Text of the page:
Obsessive use of the internet is changing the way people communicate and interact – even the way our brains function.
by Renee Lewis, Aljazeera.com
Almost a year ago in Korea, an infant starved to death while her parents obsessively played an online game in which they cared for a virtual baby instead of their real-life daughter.
Examples such as this indicate there are phenomenal social changes occurring due to increasing use of the internet – and in step with these new social and health problems, internet rehabilitation clinics are appearing all around the globe.
“I don’t think anyone could have designed a more addictive device than the internet,” said Dr Nahmeldeen al-Falahe, a consultant psychiatrist at the Priory Hospital in the UK.
A study carried out by the International Center for Media and the Public Agenda (ICMPA) named “24 hours unplugged” followed students at the University of Maryland as they went without any form of digital media including internet, social media, phones and music – for one day.
According to the study, the most difficult form of media for the students to give up was the mobile phone – specifically the smart phone. “It’s like the Swiss army knife of the mobile phone. You can do everything on it and its available 24/7,” said Susan Moeller, director of the IMCPA.
“Not only did they rhetorically use the words addiction and withdrawals … they followed those comments by giving a more specific physical manifestation that made us say: ‘Oh, when they say addiction, they mean addiction: as in drug or alcohol addiction’,” said Moeller.
While disconnected, students complained of feeling depressed, lonely, bored and less focused. They also complained of physical withdrawal symptoms such as headaches, feeling fidgety and hearing phantom ringing.
Yet even students who hated the experiment said they liked certain aspects of it. They liked having an excuse for not keeping up with the media or not responding to every message.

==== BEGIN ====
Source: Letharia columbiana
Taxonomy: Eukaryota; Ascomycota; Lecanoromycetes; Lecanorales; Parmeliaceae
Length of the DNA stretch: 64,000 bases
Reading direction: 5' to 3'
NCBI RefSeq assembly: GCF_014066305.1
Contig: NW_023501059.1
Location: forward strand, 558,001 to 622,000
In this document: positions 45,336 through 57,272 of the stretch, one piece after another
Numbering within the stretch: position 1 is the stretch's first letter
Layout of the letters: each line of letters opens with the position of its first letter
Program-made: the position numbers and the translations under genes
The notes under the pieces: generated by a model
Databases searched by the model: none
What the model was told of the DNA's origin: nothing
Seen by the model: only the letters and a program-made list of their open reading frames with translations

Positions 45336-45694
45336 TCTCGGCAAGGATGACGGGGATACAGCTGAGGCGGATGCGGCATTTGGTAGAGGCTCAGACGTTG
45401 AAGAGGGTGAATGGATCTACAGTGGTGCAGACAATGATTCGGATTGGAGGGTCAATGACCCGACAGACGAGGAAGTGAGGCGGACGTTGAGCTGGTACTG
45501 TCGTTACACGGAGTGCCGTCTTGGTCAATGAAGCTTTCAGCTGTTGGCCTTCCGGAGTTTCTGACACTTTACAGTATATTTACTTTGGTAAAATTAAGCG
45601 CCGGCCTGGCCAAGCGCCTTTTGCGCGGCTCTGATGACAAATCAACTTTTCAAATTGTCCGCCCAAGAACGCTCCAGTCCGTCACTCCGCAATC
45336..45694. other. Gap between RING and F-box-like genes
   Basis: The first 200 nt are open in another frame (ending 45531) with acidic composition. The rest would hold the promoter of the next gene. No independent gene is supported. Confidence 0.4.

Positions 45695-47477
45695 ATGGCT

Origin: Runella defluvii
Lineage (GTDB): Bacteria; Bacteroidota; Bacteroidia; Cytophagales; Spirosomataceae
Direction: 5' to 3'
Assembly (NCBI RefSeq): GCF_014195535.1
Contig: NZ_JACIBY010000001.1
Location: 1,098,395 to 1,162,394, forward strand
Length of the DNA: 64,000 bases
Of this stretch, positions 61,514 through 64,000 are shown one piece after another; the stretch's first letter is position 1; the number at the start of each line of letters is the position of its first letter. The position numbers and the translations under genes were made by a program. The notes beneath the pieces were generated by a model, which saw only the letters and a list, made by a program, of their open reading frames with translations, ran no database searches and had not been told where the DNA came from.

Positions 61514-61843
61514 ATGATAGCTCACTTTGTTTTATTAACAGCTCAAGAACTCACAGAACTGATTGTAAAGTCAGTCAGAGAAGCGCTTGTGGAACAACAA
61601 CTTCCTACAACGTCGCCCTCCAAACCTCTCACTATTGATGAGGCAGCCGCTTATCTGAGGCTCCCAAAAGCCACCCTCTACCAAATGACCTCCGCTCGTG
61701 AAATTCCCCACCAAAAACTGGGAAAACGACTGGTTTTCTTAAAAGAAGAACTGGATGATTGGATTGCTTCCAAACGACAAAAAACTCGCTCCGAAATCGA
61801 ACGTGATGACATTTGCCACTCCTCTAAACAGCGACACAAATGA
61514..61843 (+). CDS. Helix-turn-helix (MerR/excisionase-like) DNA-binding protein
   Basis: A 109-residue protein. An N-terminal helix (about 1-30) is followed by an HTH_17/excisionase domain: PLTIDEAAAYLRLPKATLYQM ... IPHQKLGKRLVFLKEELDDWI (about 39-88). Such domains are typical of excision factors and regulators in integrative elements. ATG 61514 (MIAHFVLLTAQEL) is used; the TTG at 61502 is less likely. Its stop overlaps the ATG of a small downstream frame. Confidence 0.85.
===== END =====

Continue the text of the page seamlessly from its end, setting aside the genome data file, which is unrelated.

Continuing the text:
In reaction to this new phenomenon, the first internet addiction rehab clinic in the US, reStart, has opened in the state of Washington. The clinic works mainly with young adults who have lost control of their internet, gaming, pornography or social media usage.
“In [the] detox period, they are anxious and unhappy. But by the end of the three weeks, the brain begins to put back the neurotransmitters for dopamine and they start to relax and feel better, happier,” Hilarie Cash, executive director of reStart said.
According to psychologists at the clinic, the treatment focuses on teaching meditation and mindfulness, going on hikes and being physically active as well as teaching basic life skills the patients often lack.
“Before they leave, they have to write a life balance plan that includes their goals, how they are going to manage technology, how much time online they will allow themselves, how they will be held accountable and what to do if they relapse,” said Cash.
Another clinic, the Priory Hospital Roehampton in the UK, has a rehab program consisting of three parts: cognitive behavioural therapy, psychodynamic psychotherapy and social behaviour adjustments.
“The first thing patients ask when they are admitted, is: ‘Can we bring our computers with us?’,” said al-Falahe.
“We try to get them to replace internet addiction with another behaviour, whether its social activities, art [or] sports,” said al-Falahe. “If we discharge them without replacing the behaviour, they will go back to it.”
Ironically, online clinics have also been created. A website called FaceAnonymous takes a different approach to treatment, and was created by two men who recognised a problem in their own lives.
“We thought we should do something to make our internet usage healthier,” explained Siavosh Arasteh, who founded the Switzerland-based FaceAnonymous with Dan Penguine.
They built a public spreadsheet and posted it to their website so that people could track their Facebook access.
“We didn’t resist the idea of putting a ‘like’ button on the website. And since launching we have had more than 3,000 ‘likes’,” said Arasteh.
Philip Tam, a psychiatrist and president of Network for Internet Investigation and Research Australia (NIRRA), says he doubts that internet addiction is amental disorder in and of itself. Tam believes it is an expression of much deeper problems – more of an example of the “‘endpoint behaviour’ of a lot of underlying complex issues”. In that way, obsessive use of the internet is an attempt to escape those issues.
Tam says in order for treatment of internet addiction to be successful, it must address the “underlying cause – often depression, anxiety, social isolation, bullying, ADHD [Attention Deficit Hyperactivity Disorder], etc”.
“Only in extreme cases does the client need to be ‘admitted’ to a special facility. South Korea and Japan were the first countries in the world to open government-supported clinics to treat young people with internet addiction.”…